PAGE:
Course And Prognosis

Skoog & Skoog (1999) provide information about the natural course of OCD. In-patients with OCD (N = 144) were examined between 1954 and 1956, and then re-examined by the same doctor between 1989 and 1993. The mean length of follow-up from the onset of the illness was 47 years. Only a small number of patients received medication known to be effective as it became available towards the end of the study period. Four-fifths of the patients had improved but only half of all the patients had recovered, and three-fifths of these still had subclinical symptoms. Most improvements occurred early in the course of the disorder. A younger age of onset predicted a poorer outcome, especially in men. Often the illness initially ran an intermittent course and a chronic course was more common in the later follow-up period. Goodwin, Guze & Robins (1969) found three categories of course emerged from their review of follow up studies (before effective medication was available). About 10 % had an unremitting and chronic course; a further group had episodes of illness with periods of complete remission and the course for the majority was episodes of illness with incomplete remission. A further study in secondary care, which did not control for type of treatment offered, showed that over a two-year period, 12 % achieved full remission, 47 % achieved partial remission and there was a 48 % chance of relapse having achieved remission (Eisen et al., 1999).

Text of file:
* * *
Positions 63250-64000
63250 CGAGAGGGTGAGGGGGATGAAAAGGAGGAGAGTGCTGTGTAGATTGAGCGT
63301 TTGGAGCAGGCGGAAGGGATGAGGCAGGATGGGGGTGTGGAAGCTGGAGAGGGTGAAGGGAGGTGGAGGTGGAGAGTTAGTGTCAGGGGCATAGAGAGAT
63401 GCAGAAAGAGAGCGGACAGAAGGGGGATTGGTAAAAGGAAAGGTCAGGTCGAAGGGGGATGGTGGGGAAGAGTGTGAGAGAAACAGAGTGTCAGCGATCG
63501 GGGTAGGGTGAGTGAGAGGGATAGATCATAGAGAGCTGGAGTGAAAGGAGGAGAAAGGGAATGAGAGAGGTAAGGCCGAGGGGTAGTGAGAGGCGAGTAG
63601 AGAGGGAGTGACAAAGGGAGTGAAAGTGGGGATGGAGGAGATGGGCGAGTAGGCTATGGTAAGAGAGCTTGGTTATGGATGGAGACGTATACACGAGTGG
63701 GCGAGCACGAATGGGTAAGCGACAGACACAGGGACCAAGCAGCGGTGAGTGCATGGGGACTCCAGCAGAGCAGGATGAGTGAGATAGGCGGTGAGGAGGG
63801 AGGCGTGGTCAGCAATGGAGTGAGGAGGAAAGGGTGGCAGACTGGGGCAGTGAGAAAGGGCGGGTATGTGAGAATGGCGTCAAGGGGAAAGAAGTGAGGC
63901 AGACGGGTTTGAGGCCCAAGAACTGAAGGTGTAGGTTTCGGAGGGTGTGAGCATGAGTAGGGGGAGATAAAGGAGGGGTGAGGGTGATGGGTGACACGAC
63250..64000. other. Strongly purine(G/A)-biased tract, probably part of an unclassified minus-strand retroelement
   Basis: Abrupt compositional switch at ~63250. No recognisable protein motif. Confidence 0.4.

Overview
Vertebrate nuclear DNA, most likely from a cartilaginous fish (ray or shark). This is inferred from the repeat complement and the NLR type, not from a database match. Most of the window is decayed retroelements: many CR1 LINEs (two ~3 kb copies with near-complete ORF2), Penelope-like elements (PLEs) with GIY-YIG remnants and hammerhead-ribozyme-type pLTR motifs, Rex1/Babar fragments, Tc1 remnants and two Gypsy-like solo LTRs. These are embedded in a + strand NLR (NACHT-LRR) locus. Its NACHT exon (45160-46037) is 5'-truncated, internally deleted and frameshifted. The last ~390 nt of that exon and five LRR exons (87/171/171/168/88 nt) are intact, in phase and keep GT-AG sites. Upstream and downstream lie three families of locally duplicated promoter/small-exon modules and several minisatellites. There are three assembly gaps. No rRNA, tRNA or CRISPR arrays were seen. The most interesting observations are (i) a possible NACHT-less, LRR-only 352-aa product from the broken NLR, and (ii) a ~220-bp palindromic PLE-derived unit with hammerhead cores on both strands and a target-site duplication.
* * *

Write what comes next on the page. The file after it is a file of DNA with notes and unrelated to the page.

Koran et al. (1996) suggests that moderate to severe OCD is associated with a marked negative impact on quality of life. Data from the National Institute of Mental Health (NIMH) Epidemiologic Catchment Area survey (ECA) has shown an association between OCD and employment difficulties, especially chronic unemployment in men (Leon, Portera & Weissman, 1995) and another study found marital distress in about half of married people seeking treatment (Emmelkamp, De Haan & Hoogduin, 1990).

In summary, patients with OCD often delay many years before seeking treatment and the illness is often disabling and chronic. However there are effective treatments and studies have shown that patients can respond to treatment even after several decades of illness (Skoog & Skoog, 1999). Treatments aim to improve social functioning and quality of life by reducing symptoms and reducing the impact of symptoms.

Blood Pressure Health

Blood Pressure Health

Your heart pumps blood throughout your body using a network of tubing called arteries and capillaries which return the blood back to your heart via your veins. Blood pressure is the force of the blood pushing against the walls of your arteries as your heart beats.Learn more...

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